Recovered for Investors
Financial advisors have a duty to recommend only those securities which the advisor reasonably believes are suitable for his client, the investor. Before making a recommendation to purchase or sell a security, the broker should consider the investor’s investment goals, financial well-being, risk tolerance, tax implications, other investments, and other relevant information. When a financial advisor recommends an unsuitable investment, the investor may be able to recover losses sustained from the investment from the broker or his/her brokerage firm.
Churning occurs when a financial advisor buys and sells investments, such as stocks in your account, for the purpose of generating excessive commissions. The act of churning is a breach of the advisor’s duty to recommend suitable investments and investment strategies and is considered to be fraud. If you find that an account, which you did not intend on being an actively traded account, is showing that there is a high volume of buying and selling, you may be a victim of churning. With regard to annuities, the term “twisting” is used. Twisting involves the buying and selling of annuities in order to generate commissions.
In some cases, a financial advisor will outright steal money from his client’s accounts or will divert funds which are to be deposited into an account into his/her own account for his/her own benefit. Outright theft is an obvious red-flag of investment abuse. Theft may not be easy to detect though. For example, our attorneys have handled cases where a financial advisor stole from her clients by opening what is called a master account in the name of her investment advisory firm. Each client had sub-accounts connected to the master account. During the course of a given trading day, the financial advisor traded funds in the master account on behalf of her clients. At the end of the trading day, she would allocate trades into the sub-accounts. What she did not tell her clients was that she opened a sub-account in her own name and allocated the profitable trades to herself and the losing trades to her clients.
Your advisor has a duty to recommend that your account be diversified among different investment classes such as cash, stocks, and bonds. Over-concentration occurs when your portfolio’s investments are disproportionately weighted in one of the above investment classes. In order to minimize risk and avoid excessive loses, your portfolio should be diversified. If, for example, the majority of your portfolio’s assets consist of stock holdings in your long-time employer or in an automotive company or restaurant chain your portfolio is not diversified. Should your broker have recommended an over-concentrated portfolio and you suffer losses as a result, you may have a claim against your broker and their brokerage firm. Further, your advisor should recommend investment among differing industry sectors (such as technology, consumer staples, healthcare, industrials banking/financial, energy), rather than just one sector. An investor’s entire nest egg can be lost should their money be invested entirely or over-concentrated in one sector should that industry suffer a significant event which diminishes its value (i.e. technology stocks in 2000).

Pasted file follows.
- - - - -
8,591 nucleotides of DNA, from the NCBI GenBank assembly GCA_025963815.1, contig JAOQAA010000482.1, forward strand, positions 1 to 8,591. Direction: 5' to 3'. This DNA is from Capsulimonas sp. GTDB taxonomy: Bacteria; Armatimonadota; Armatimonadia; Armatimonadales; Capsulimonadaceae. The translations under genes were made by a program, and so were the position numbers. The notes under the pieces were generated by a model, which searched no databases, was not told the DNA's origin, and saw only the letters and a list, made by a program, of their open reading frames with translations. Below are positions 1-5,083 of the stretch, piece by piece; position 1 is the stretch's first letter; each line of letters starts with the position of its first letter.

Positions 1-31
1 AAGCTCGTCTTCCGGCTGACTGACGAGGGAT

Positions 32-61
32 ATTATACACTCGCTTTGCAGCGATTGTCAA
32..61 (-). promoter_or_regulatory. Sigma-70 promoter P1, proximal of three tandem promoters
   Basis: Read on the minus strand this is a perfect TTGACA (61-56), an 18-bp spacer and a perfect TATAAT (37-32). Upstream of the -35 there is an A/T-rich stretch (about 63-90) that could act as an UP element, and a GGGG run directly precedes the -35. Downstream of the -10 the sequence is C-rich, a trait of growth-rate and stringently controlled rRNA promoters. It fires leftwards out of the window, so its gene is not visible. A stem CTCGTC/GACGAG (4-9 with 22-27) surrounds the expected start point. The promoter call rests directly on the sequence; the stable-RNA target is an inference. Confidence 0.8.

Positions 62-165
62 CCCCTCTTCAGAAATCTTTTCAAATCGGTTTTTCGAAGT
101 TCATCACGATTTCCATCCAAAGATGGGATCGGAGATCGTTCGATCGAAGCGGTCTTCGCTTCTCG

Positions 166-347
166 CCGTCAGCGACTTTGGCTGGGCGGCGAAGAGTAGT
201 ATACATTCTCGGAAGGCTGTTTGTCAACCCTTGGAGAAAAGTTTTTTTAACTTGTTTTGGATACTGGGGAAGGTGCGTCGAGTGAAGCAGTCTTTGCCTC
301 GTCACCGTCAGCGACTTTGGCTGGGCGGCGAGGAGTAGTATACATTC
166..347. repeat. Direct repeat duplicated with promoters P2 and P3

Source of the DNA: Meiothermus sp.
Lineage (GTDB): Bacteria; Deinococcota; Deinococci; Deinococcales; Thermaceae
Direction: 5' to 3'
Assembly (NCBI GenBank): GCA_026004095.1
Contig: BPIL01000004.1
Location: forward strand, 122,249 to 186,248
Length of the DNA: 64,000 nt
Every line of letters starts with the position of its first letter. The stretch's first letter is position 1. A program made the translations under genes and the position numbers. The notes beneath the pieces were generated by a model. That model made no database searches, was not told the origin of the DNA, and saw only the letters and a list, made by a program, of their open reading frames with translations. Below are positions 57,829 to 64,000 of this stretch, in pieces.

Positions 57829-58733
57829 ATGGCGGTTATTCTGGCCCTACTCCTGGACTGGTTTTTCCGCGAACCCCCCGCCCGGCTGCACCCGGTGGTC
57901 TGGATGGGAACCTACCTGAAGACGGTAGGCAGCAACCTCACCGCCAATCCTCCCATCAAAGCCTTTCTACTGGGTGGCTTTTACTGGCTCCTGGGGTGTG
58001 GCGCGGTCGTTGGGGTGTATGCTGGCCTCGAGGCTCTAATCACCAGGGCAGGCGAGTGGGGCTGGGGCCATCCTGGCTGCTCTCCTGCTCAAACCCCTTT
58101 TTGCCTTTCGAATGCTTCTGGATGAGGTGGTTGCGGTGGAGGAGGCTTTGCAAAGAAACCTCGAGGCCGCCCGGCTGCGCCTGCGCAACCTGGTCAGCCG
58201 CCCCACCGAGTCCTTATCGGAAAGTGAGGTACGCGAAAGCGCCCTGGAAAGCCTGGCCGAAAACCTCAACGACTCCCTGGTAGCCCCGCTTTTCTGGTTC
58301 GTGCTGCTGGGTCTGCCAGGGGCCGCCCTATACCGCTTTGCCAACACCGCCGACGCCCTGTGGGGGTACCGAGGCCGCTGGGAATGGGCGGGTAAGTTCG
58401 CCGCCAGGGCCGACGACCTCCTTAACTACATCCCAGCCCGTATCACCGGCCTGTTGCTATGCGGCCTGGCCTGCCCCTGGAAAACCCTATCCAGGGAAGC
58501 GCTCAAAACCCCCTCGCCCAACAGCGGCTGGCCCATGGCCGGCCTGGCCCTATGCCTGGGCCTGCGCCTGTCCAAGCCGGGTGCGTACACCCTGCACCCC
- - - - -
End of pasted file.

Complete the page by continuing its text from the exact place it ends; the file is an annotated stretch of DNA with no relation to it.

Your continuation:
If you are like most Americans, you trust that your financial advisors and rely on them to act in your best interest. This type of relationship is fiduciary in nature. Financial advisors have a duty to act in your best interest and fully disclose all risks associated with the investments they are recommending. Furthermore, advisors have a fiduciary duty to disclose any conflicts of interest that might have an effect on his or her recommendations. When a financial misrepresents or fails to disclose any of these risks or material facts, that advisor and his or her brokerage firm can be held liable for fraud. For example, if a financial advisor tells you that a particular investment is safe and it is not, that misrepresentation can constitute fraud. Likewise, if a financial adviser fails to disclose that a particular investment is risky and leads you to believe that it is safe, that omission can also constitute fraud.
If you are like most Americans, you trust that your financial advisors and rely on them to act in your best interest. This type of relationship is fiduciary in nature. Financial advisors have a duty to act in your best interest and fully disclose all risks associated with the investments they are recommending. Furthermore, advisors have a fiduciary duty to disclose any conflicts of interest that might have an effect on his or her recommendations. For example, if the brokerage firm wants to promote a certain investment and pays the broker a high commission over other products, the broker has a duty to disclose that conflict of interest. When a financial misrepresents or fails to disclose any of these risks or material facts, the advisor and his or her brokerage firm can be held liable for breach of fiduciary duty.
Selling away is a term to describe a situation when a financial advisor who is employed by a brokerage firm sells investments to his clients that are not approved by the firm. These types of schemes result from an advisers desire to get paid commissions from a transaction without sharing it with his employing firm. Selling away schemes are particularly dangerous for investors because these cases usually end up with the investors becoming victims of theft. These schemes also often involve the sale of promissory notes. Promissory notes are in essence loan investments. The borrower promises to pay investors high interest rates in exchange for the loan amount from the investor. Once the investor pays the money, the borrower never makes the interest payments and the investor’s investment vanishes.
Brokerage firms have a duty to supervise their financial advisers. As a result, brokerage firms can be held liable if an adviser sells away from the firm.